Join Michael Lester for an in-depth discussion in this video Risk management process, part of CISA Cert Prep: 2 Information Technology Governance and Management for IS Auditors.
- [Instructor] All right, let's talk about the risk management process. So why is risk management so challenging? Well essentially it's trying to predict the future. You're trying figure out all the bad things that might happen to you and then where best to deploy in your resources. There's an incredible number of variables to identify, take into consideration. You're also trying to surmise all of the possible threats and then come up with solutions for them, every possible threat whether it's a hurricane, it's a fire, it's a burglar, it's a hacker, et cetera, et cetera.
There's a lot of things to consider there. You may not be able to consider them all depending on your scope and how much resources you have to put into this risk management effort. It involves gathering data from many, many resources. That means from the grunt work like taking a clipboard and walking around and actually interviewing people or surveying people to processing complex log files, looking at scan results from say some vulnerability scanner, taking a look at the results from the last penetration test, all sorts of things that you need to collect and process, and gather information, et cetera.
You're dealing with many unknowns, like how often is a hurricane going to hit your facility? Well, you just don't know. You're going to have to spitball, you're going to have to guess in a lot of cases, and that can add a lot of uncertainty into your calculations. And then finally, you're trying to quantify qualitative things. That means put a dollar sign or a number to something that isn't really easy to put a number to, like how much money is the organization's reputation worth, for example. That's a hard thing to nail down, but you're going to have to take some kind of stab at that at some point.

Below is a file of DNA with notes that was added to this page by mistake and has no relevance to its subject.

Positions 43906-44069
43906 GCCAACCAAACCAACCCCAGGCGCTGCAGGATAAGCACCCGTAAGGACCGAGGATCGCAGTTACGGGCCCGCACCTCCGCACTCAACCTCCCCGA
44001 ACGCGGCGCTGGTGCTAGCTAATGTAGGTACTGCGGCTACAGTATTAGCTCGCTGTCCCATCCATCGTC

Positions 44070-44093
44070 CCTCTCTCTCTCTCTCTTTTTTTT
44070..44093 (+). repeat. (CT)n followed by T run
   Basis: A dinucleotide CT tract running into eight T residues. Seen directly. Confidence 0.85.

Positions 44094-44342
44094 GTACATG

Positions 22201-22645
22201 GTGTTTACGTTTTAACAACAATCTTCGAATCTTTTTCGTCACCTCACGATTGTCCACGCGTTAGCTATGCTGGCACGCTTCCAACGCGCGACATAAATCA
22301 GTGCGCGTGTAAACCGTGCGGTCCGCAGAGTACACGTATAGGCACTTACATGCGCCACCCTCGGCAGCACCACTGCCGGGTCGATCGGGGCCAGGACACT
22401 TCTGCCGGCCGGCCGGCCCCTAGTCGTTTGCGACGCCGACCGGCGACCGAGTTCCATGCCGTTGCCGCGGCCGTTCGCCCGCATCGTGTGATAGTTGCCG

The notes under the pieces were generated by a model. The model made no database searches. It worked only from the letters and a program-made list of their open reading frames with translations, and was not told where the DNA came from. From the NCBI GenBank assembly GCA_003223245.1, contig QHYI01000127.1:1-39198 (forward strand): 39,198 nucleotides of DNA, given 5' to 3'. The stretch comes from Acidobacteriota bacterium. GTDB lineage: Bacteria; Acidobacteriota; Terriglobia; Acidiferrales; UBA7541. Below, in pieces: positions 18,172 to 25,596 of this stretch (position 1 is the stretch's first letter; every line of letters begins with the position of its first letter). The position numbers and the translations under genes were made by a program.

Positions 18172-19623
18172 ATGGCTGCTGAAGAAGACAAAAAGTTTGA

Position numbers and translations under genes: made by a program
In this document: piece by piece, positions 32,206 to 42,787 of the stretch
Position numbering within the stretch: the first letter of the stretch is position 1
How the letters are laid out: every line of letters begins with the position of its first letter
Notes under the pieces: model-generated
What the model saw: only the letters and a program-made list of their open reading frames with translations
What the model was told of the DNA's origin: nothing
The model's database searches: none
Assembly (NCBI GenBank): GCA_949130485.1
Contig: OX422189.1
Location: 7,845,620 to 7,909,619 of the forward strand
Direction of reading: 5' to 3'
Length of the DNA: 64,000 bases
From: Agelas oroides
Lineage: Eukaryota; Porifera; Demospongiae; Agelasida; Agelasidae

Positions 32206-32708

So, these are some of the challenges that are involved risk management. Now if you're going to succeed in this risk management effort, things that you're going to need. Well you have to have some kind of commitment from senior management. If you don't have buy in from management this is never going to go any where. You need to have their involvement, and you need to have their support. You should have some kind of documented process. First of all, you should have a process that you're going to follow, but it must be documented in some way so that everyone's on the same page just that this is the process we're going to go through, and we'll take a look at what that process should look like in a minute. There should be some kind of risk management policy that's signed off on my management and maybe even the board of directors saying here at company X we're going to follow this process, here are the roles and responsibilities, here's what you as a worker bee should be doing, here's what management is expected to do, here's what the board is expected to do.
All of that's lined out. Here are the rules, here's the process defined in some policy that everyone's been made aware of. And then finally, who's going to be on the team? Now when it comes to risk management just about every department is going to have some voice at the table when it comes to performing risk management. You've got to have everyone involved. And a process should look something like what we see on the screen. There should be several different phases, the planning phase where you figure out what we're going to do and how it's going to be done, the collection phase where the grunt work is done, where we pull in the information, we absorb it, then we make some decisions, and then we make those recommendations to management.
Management makes the call as to how we're going to actually handle the risk, but there's four different things they can do. They can mitigate or reduce the risk by putting some kind of control in place. They can transfer the risk and make it somebody else's problem. They can accept the risk, which means as long as it's within their acceptable risk levels they can just accept it and move on, or they can avoid it entirely by just stopping what ever it is that's risky, and we'll talk about each of those when we get into those sections. And that's risk management.
Instructor Michael Lester starts out with a description of IT governance and the role of IT policies, processes, and standards, providing examples of many of the most common types. He reviews three key areas for auditing: risk management, business continuity, and disaster recovery planning. He also explains how an IT department and its auditing team should be organized. At each stage, he explains how the auditor would address these topics in a typical audit environment.
- IT governance
- Policies, processes, and standards
- Risk management
- IT organization
- Business continuity
- Disaster recovery